Ultimately, the experience of tweeting as a “CJ Reporter” has led me to reconsider the delicate work of tweeting about the scholarship of others, the necessity of establishing clear guidelines and best practices for conference tweeting, and the value of digital labor. I look forward to SCMS 2014, when hopefully even more groups — representing various academic journals, blogs, special interest groups, or even individual departments — will establish their own reporting teams. A proliferation of these group Twitter accounts at future conferences could encourage more rigorous online conversations about the scholarship being presented, generate twitter feeds that can tackle a more diverse range of panels and workshops, and, hopefully, further justify the value of the labor performed within the actual, and virtual, spaces of the conference (as well as our home institutions).


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9 Responses to “ Turning Twitter into Work: Digital Reporting at SCMS 2013 ”

  1. Jennifer Lynn Jones on March 14, 2013 at 10:50 AM

    Amanda, thanks for your summary! It seems like this pilot experience was a great success, and I appreciate the attempt to archive the conference experience under specific Twitter accounts through different tweeters. I was also wondering if there was a way to share the “best practices” list the group developed? This might be something we try with the Women’s Caucus at related conferences in the future, and having a template for those would help. Thanks again for sharing your insight!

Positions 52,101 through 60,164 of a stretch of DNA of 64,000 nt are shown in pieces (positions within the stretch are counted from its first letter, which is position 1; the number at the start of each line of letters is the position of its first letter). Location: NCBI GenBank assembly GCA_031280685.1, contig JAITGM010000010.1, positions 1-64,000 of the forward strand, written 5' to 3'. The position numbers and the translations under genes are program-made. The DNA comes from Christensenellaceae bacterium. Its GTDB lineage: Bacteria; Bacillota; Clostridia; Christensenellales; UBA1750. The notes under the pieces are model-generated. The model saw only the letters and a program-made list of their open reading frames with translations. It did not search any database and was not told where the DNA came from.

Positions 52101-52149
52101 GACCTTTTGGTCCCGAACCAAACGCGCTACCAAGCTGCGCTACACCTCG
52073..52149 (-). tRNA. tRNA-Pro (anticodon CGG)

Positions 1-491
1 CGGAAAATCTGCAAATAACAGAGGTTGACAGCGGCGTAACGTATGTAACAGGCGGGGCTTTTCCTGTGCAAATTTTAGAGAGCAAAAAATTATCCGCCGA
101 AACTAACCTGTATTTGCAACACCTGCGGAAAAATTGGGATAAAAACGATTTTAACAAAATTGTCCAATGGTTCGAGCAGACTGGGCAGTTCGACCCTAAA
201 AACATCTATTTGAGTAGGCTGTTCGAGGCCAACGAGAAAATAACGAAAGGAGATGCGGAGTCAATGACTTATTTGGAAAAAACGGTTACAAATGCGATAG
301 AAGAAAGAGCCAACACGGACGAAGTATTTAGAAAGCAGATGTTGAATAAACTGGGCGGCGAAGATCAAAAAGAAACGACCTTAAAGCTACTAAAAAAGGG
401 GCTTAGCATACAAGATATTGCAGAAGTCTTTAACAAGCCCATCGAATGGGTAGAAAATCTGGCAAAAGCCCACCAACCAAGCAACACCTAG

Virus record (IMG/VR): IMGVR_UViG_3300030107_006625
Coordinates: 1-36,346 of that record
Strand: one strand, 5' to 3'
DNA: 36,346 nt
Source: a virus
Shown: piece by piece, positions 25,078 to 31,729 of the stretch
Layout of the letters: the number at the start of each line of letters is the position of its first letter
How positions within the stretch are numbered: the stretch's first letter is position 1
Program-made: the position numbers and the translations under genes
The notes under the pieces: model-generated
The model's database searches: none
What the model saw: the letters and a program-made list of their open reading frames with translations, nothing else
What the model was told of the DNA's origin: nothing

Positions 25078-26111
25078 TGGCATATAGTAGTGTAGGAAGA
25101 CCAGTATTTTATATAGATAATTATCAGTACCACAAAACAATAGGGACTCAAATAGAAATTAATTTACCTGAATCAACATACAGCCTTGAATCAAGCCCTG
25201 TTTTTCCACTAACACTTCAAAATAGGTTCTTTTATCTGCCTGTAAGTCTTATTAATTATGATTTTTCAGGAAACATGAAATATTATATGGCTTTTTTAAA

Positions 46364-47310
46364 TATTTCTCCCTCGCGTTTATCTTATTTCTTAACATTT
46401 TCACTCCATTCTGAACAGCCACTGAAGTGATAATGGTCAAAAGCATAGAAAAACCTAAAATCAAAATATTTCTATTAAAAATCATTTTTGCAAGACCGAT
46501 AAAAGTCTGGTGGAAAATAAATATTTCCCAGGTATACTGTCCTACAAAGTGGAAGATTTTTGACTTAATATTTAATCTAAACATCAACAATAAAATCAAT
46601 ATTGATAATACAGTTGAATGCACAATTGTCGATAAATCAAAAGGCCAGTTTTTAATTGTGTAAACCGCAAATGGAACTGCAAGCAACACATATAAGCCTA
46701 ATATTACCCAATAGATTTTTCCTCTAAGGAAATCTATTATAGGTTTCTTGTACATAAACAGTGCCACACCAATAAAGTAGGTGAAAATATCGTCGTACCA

2. Anthony Bleach on March 14, 2013 at 11:40 AM

    Thanks for this, Amanda. I would love to see more reporters (perhaps, as you suggest, from SIGs, blogs, or journals) engage in the kind of reportage you and your cohort broughtened.

    On a side note, I feel like this kind of meta-commentary is building a case, slowly and surely, for junior colleagues to claim digital work as tenure-worthy work.

  3. Amanda Ann Klein on March 14, 2013 at 11:42 AM

    Hi Jennifer,
    Thanks for commenting! When I said a “loose set of Best Practices,” I meant it! We only came up with a few:

    1. We agreed to send out an email to all SCMS members, alerting them that we would be live tweeting panels/workshops.

    2. Whenever possible, we tried to arrive at the panel/workshop a few minutes early and ask the participants if you have their permission to tweet about their scholarship. Unfortunately, due to the terrible elevator situation at the Drake, I ended up arriving at 2-3 panels/workshops a few minutes late and didn’t have the chance to formally ask permission. In those cases, I tweeted (when possible) members of the panel to alert them that I was in the room and live tweeting their work. Ideally, in the future, people who feel strongly about not having their work made public on social media will state so at the beginning of their talk.

    3. we attempted, when possible, to spread ourselves out. We agreed that no one should have to miss a panel/workshop that she really wanted to see, but we made an effort to be in different places. Again, this did not always work out since there were only 5 of us and several of us have overlapping research interests. This is why it would be great if some of the SIGs/caucuses had their own twitter accounts next year and teams which pledged to cover a certain amount of sponsored panels/workshops. As a Twitter user, you know that some panels and workshops get A LOT of attention while others get none. It would be great to see a conference twitter stream that is more reflective of the diversity of the conference.

    4. include the initials of the tweet’s author in individual tweets so that there is some accountability.

    One more thing I would add to this list is to make it clear when the author of the tweet is editorializing rather than simply paraphrasing the scholarship. This seems to be a big fear–that people’s ideas will be misrepresented. For example, one of my tweets about a workshop generated responses from a few people who were not there and I had to clarify that I was editorializing. I tried to be more careful after that.

    • Anne Helen Petersen on March 14, 2013 at 11:52 AM